Community & Current Events
5 smartphones reviewed
Community & Current Events
5 smartphones reviewed
Conveniently, smartphones can also replace your camera, camcorder, GPS navigation unit and iPod. Oh, and they make phone calls, too! Regardless of your needs, budget or preferred carrier, there's no shortage of feature-rich, high-speed smartphones to choose from these days.
What to look for in a smartphone
• Smartphones come in all shapes and sizes, and the form of each hints at what it's good for. Some models have a QWERTY keyboard, for example, which makes them ideal for those who do a lot of typing (email, texting or instant messaging). Smartphones with large touchscreens are ideal for entertainment, such as watching videos or playing games.
If you want a basic phone that simply makes phone calls, don't opt for a smartphone at all; pick up a small, affordable flip phone with regular buttons instead of a keyboard. Be sure to hold any smartphone before you buy to ensure it's comfortable for you to touch, talk and type on.
3 smartphone operating systems to choose from
• Once you decide on the form of your phone, you'll want to figure out what operating system to go with. Because most BlackBerrys have a QWERTY keyboard, they are great for typing, but not as ideal for games or video.
The iPhone was designed to be used for media (it synchronizes smoothly with iTunes on your computer when plugged into your PC or Mac's USB port) and lets you download more than 425,000 apps, so you can personalize the phone in a number of ways. But the iPhone is a touchscreen-only device, so make sure you find it comfortable if you like to type a lot of emails or text messages.
Powered by Google, Android smartphones come in a variety of sizes and all have exclusive Google apps, a great web browser and access to hundreds of thousands of other apps from the Android Market.
Page 1 of 2 -- Discover the right smartphone to suit your needs with expert reviews on page 2
Learn all about smartphone data plans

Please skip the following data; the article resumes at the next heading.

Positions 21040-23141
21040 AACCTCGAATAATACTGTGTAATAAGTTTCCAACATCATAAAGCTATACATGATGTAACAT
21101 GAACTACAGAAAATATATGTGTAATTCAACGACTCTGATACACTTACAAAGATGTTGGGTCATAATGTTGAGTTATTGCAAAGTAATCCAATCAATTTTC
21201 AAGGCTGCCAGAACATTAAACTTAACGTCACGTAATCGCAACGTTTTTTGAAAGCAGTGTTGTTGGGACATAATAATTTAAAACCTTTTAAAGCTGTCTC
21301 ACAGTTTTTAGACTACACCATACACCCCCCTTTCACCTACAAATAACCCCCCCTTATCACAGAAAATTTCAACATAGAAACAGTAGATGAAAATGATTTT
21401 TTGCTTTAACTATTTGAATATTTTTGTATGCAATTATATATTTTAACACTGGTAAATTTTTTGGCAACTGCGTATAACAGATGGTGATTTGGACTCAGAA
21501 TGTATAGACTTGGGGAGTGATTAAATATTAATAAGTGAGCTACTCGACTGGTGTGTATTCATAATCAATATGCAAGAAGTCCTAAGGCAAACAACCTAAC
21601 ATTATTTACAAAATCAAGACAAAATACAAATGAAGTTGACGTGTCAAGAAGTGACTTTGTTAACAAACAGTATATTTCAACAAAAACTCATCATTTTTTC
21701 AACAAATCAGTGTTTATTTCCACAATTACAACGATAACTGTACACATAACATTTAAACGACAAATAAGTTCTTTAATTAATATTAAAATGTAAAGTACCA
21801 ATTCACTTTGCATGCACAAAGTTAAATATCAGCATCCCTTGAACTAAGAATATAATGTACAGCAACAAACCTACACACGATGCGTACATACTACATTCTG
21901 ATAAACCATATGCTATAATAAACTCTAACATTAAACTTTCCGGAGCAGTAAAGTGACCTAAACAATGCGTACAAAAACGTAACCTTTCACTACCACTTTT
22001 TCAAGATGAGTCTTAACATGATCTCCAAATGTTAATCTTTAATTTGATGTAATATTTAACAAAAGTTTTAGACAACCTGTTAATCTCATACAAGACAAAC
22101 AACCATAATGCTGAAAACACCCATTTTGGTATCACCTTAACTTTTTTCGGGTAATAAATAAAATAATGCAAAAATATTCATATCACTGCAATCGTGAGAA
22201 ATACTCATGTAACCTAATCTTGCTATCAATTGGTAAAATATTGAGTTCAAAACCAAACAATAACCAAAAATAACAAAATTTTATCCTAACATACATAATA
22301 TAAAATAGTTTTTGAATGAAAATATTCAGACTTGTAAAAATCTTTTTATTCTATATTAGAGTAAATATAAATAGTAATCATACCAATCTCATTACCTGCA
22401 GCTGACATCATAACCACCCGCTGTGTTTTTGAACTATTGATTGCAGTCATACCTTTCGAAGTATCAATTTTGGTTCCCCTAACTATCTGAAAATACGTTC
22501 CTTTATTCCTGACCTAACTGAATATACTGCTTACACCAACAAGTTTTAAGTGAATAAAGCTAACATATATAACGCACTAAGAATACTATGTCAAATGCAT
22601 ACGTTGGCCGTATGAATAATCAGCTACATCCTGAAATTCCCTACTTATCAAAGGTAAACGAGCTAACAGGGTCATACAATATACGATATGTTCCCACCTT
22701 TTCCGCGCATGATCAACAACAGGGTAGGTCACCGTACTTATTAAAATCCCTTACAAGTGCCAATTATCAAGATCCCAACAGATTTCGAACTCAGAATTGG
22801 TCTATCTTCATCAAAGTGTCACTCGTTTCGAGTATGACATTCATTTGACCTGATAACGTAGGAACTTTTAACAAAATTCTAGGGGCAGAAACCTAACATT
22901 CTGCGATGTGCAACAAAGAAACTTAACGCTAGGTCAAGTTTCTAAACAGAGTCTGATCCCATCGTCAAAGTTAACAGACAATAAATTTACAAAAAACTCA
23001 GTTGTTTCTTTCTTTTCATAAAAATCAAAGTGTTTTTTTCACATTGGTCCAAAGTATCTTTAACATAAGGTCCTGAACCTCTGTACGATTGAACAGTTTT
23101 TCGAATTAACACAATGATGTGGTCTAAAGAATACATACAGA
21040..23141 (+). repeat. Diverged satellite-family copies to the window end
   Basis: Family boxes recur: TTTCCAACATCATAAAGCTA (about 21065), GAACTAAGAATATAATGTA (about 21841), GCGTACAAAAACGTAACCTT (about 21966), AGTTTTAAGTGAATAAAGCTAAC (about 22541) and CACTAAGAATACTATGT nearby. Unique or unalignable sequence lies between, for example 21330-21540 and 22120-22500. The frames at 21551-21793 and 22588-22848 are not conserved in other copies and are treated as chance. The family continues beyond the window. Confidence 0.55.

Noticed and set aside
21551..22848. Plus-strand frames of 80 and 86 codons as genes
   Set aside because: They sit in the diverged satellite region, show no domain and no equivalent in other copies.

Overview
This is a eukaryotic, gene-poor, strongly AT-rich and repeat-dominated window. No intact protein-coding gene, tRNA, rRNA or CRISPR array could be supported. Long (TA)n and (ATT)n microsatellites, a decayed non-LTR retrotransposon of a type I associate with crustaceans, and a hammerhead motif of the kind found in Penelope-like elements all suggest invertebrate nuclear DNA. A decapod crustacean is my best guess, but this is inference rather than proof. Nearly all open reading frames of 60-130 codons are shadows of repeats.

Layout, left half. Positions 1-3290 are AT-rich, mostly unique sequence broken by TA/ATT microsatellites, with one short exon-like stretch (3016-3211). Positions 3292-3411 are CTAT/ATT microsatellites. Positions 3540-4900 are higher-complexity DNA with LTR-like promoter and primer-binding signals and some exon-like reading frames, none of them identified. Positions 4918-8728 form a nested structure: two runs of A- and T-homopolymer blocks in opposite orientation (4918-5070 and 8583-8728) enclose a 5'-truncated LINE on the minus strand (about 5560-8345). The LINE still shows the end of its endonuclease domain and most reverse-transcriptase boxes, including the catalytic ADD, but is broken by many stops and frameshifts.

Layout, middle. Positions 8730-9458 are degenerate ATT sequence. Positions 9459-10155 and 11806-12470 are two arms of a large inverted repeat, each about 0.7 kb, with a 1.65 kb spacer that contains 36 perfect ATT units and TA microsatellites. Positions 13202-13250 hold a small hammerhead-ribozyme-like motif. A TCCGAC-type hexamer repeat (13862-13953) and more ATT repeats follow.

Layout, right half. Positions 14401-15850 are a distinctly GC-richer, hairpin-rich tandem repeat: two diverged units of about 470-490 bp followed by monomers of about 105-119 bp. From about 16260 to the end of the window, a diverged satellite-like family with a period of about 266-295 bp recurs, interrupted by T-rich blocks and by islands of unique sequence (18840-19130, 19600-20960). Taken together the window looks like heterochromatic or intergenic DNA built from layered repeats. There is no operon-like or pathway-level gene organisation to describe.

• Keep in mind that the longer you commit to a plan with your carrier, the cheaper your new phone will be. For example, a smartphone might cost $149 on a three-year term, but $600 without. But remember: You're signing up to continue paying for service every month for the duration of your contract, and there will likely be a penalty for cancelling or changing your contract prematurely. Some people prefer not to sign a contract, which is fine, but be aware you'll need to pay more for the smartphone itself.
• Talking and texting fall under your voice plan, while all other smartphone features are tied to your data plan. This includes Downloading apps, streaming video, email, web browsing, GPS navigation and so on. Be sure to pick the voice and data plans that suit your needs and budget.
If you're a casual email reader and download the odd song here and there, less data is fine (say, 500 MB per month), but "power users" who rely on these advanced services might opt for a more robust (and thus pricier) data plan of a couple of gigabytes (GB) or more per month. TIP: Smartphones have built-in Wi-Fi support, so if you use these services in a wireless network at home, at your office or in your favourite café, it won't count toward your monthly data allowance.
Top smartphone reviews
For the messaging maniac: The BlackBerry Bold 9900 ($170 on a three-year plan) has both a touchscreen and large QWERTY keyboard, ideal for those who need to do a lot of typing (or those who don't like typing on a touchscreen).
For the app lover: While the iPhone 5 will likely be out by next summer, Apple's iPhone 4 16 GB ($100 on a three-year plan) is an extraordinary smartphone. It has a 3.5-inch touchscreen and excellent media (such as TV shows and music) playback, and supports more than a half-million apps, including games.
For the 3-D fanatic: Those who love the 3-D effect will likely gush over the HTC Evo 3D ($150 on a three-year Rogers plan), a 4.3-inch Android device that can display 3-D movies, games and photos -- no glasses required. It can also take 3-D photos and movies.
For the camera buff: Want a smartphone to replace your point-and-shoot camera? The Samsung Galaxy S II 4G ($170 on a three-year Bell term) is an Android phone with an eight-megapixel camera and the ability to shoot top-of-the-line 1080p HD video.
For the budget-conscious: The LG Optimus Chat (free on a three-year Telus term) is an affordable "slider" Android phone with a 2.8-inch touchscreen that pulls back to reveal a full QWERTY keyboard. It also has a three-megapixel camera with autofocus.
Shopping for the latest in gadgets and technology? Let tech expert Marc Saltzman help you decide what to buy. Find the best smartphones, computers, digital cameras and other tech toys to suit your family's needs with our home electronics shopping guide.
|This story was originally titled "Holiday Tech Shopping Guide" in the January 2012 issue. |
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